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This module introduces practical entropy coding techniques, such as Huffman Coding, Run-length Coding (RLC) and Arithmetic Coding.

In the module of Use of Laplacian PDFs in Image Compression we have assumed that ideal entropy coding has been used in order to calculate the bitrates for the coded data. In practise we must use real codes and we shall now see how this affects the compression performance.

There are three main techniques for achieving entropy coding:

  • Huffman Coding - one of the simplest variable length coding schemes.
  • Run-length Coding (RLC) - very useful for binary data containing long runs of ones of zeros.
  • Arithmetic Coding - a relatively new variable length coding scheme that can combine the best features ofHuffman and run-length coding, and also adapt to data with non-stationary statistics.
We shall concentrate on the Huffman and RLC methods for simplicity. Interested readers may find out more aboutArithmetic Coding in chapters 12 and 13 of the JPEG Book.

First we consider the change in compression performance if simple Huffman Coding is used to code the subimages of the4-level Haar transform.

The calculation of entropy in this equation from our discussion of entropy assumed that each message with probability p i could be represented by a word of length i 2 logbase --> p i bits. Huffman codes require the i to be integers and assume that the p i are adjusted to become:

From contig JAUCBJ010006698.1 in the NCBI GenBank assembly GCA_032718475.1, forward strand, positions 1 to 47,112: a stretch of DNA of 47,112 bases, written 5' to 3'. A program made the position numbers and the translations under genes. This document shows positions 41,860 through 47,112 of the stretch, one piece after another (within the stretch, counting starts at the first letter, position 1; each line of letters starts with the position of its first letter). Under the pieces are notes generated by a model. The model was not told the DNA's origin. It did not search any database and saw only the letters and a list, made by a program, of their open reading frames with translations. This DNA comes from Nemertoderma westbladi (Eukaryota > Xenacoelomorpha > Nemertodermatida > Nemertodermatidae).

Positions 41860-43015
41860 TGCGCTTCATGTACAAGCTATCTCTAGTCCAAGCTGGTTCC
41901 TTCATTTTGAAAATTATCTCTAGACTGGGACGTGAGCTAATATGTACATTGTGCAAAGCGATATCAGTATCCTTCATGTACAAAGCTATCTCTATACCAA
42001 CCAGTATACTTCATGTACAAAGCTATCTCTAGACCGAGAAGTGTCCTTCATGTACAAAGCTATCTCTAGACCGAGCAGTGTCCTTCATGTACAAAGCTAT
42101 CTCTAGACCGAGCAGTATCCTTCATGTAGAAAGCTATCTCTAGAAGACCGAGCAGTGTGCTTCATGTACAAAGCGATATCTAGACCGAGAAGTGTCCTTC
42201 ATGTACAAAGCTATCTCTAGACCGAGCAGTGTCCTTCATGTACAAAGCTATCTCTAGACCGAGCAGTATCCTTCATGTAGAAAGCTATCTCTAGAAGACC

p i ^ 2 i
where the i are integers, chosen subject to the constraint that i p i ^ 1 (to guarantee that sufficient uniquely decodable code words are available) and such that the mean Huffman word length(Huffman entropy), H ^ i p i i , is minimised.

We can use the probability histograms which generated the entropy plots in figures of level 1 energies , level 2 energies , level 3 energies and level 4 energies to calculate the Huffman entropies H ^ for each subimage and compare these with the true entropies to see the loss in performance caused by using realHuffman codes.

An algorithm for finding the optimum codesizes i is recommended in the JPEG specification [ the JPEG Book , Appendix A, Annex K.2, fig K.1]; and a Mathlab M-file toimplement it is given in M-file code .

Comparison of entropies (columns 1, 3, 5) and Huffman coded bit rates (columns 2, 4, 6) for the original (columns 1 and2) and transformed (columns 3 to 6) Lenna images. In columns 5 and 6, the zero amplitude state is run-length encoded toproduce many states with probabilities<0.5.
Numerical results used in the figure - entropies and bit rates of subimages for qstep=15
Column: 1 2 3 4 5 6 -
0.0264 0.0265 0.0264 0.0266
0.0220 0.0222 0.0221 0.0221 Level 4
0.0186 0.0187 0.0185 0.0186
0.0171 0.0172 0.0171 0.0173 -
0.0706 0.0713 0.0701 0.0705
0.0556 0.0561 0.0557 0.0560 Level 3
3.7106 3.7676 0.0476 0.0482 0.0466 0.0471 -
0.1872 0.1897 0.1785 0.1796
0.1389 0.1413 0.1340 0.1353 Level 2
0.1096 0.1170 0.1038 0.1048 -
0.4269 0.4566 0.3739 0.3762
0.2886 0.3634 0.2691 0.2702 Level 1
0.2012 0.3143 0.1819 0.1828 -
Totals: 3.7106 3.7676 1.6103 1.8425 1.4977 1.5071